Home Schooling (50 excerpt)

Early April 2020

Question one of the first worksheet the school had sent us to was:

Write the factors of each number in the pairs: 24, 40

The problem with this question was that the children didn’t know what that meant. And neither did I. I don’t know what a factor is, or why there were pairs of numbers and not just one single number. Amy immediately got stressed and started thumping the desk and shouting that she didn’t understand. Jack, on the other hand immediately answered all the questions, wrongly, in about ten seconds flat, then stood up and loudly boasted he’d finished already, waving his paper in our faces. Amy screamed at him to shut up and go away. Confusion reigned. I looked up ‘What is a factor’ on Google, but I didn’t understand the information so couldn’t explain it to the children. Amy started crying and saying she HATED MATHS and was RUBBISH AT MATHS. Jack rubbed out all his work after I told him it was wrong (even I could tell his answers were just random numbers). His ADHD means that he’ll skim read a question and get the meaning wrong, then rush the answers which are themselves all wrong, before he realises he has to start all over again at the beginning by reading the questions properly. He doesn’t do slow and logical. He doesn’t do methodical and careful. And he doesn’t learn from his mistakes because he approaches his school work in this exact same way every single time.

At this point I decided I needed help so I phoned a friend. Lindsay very kindly attempted to explain the question to us via WhatsApp video call. I half understood, but neither of my children did. I then had another go at explaining it to them myself, expanding on Lindsay’s information (third time lucky?) but both children glazed over and interrupted saying it wasn’t making sense. I got cross and told them to keep quiet for GOD’S sake and LISTEN whilst I try to explain. In response Amy threw her pencil across the floor and shouted that she didn’t understand anything. Now I shouted for everyone to shut up and behave. Both of them again repeated how much they hate maths (even though at school Jack used to enjoy maths and do well). Everyone’s stress levels were sky high.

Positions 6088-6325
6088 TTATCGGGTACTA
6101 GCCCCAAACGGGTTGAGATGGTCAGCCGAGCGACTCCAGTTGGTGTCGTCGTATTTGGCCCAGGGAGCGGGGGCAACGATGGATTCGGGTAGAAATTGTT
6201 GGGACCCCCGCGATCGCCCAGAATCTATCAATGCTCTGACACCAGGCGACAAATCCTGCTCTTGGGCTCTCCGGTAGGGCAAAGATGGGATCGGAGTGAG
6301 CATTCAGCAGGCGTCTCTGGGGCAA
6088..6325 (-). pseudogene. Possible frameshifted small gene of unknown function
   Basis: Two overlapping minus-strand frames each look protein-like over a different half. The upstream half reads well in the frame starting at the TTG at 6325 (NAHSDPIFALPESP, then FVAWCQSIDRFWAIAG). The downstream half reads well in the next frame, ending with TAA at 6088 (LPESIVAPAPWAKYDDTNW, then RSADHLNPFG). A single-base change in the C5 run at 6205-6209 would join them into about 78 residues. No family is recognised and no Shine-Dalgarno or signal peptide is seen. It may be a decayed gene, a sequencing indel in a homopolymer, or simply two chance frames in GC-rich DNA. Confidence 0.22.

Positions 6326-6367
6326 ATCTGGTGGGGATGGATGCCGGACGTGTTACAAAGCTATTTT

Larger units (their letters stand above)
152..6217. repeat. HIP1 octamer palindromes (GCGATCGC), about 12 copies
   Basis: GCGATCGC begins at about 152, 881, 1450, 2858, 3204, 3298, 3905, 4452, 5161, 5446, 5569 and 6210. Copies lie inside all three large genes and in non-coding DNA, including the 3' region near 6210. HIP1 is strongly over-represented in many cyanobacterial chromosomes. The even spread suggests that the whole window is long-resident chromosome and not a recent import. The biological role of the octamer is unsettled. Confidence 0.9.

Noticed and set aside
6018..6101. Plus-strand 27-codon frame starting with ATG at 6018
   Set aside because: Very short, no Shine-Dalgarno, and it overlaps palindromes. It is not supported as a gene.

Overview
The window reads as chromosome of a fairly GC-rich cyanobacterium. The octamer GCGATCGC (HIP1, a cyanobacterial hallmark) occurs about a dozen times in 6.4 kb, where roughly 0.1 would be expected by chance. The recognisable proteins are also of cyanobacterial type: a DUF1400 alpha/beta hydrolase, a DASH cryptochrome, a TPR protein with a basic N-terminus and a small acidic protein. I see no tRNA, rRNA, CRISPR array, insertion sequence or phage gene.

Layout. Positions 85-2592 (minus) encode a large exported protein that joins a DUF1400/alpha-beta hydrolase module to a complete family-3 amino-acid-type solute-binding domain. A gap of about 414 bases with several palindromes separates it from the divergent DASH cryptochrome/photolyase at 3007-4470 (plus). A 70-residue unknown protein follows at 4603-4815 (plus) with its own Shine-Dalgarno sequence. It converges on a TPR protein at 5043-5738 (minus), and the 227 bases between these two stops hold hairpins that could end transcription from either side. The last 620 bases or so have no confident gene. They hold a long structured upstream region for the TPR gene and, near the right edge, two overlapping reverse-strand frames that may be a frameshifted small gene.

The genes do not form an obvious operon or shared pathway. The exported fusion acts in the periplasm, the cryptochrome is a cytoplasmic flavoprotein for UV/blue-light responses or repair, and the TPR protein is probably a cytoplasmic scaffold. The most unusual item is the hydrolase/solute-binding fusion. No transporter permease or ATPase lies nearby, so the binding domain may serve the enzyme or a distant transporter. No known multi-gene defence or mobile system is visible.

The twins attempted to answer the first question one more time — one crying, the other in a world of his own weirdness and confusion writing down numbers and circling random printed digits on his page (although I didn’t understand why on earth there were numbers printed in the boxes where he was supposed to be writing down the answers). After a few minutes Amy stopped struggling, tears running down her cheeks, and said she still didn’t understand it. But neither did I, so I couldn’t help her. I could only shrug. I noticed Jack was staring out of the window.

Forty-five minutes had somehow passed and it was the end of maths. I marked their ‘work,’ but when I looked at Jack’s paper I suddenly realised I’d accidentally given him the answer sheet instead of the questions. No wonder he already had numbers printed in the answer boxes, no wonder he was confused. I hadn’t noticed before because I thought those numbers were somehow part of the question. That’s how bad my understanding of maths is.

Everyone was unhappy and exhausted. If asked, we couldn’t do the same question again tomorrow because we don’t know how we got the (mostly incorrect) answers this time. How is that teaching? Amy sobbed and ran upstairs. This was the first lesson of the day. I’m simply not equipped to teach maths. I have no training, no ability, no understanding, and I can’t do it. I’m making my children worse at this subject. I never expected to have to be a maths teacher and would never set myself up to be one. I can’t do this alone without the support of school. Jack does have quite a good understanding, but I’m gradually confusing him and undermining his confidence. And with my assistance Amy is solidifying her block against it.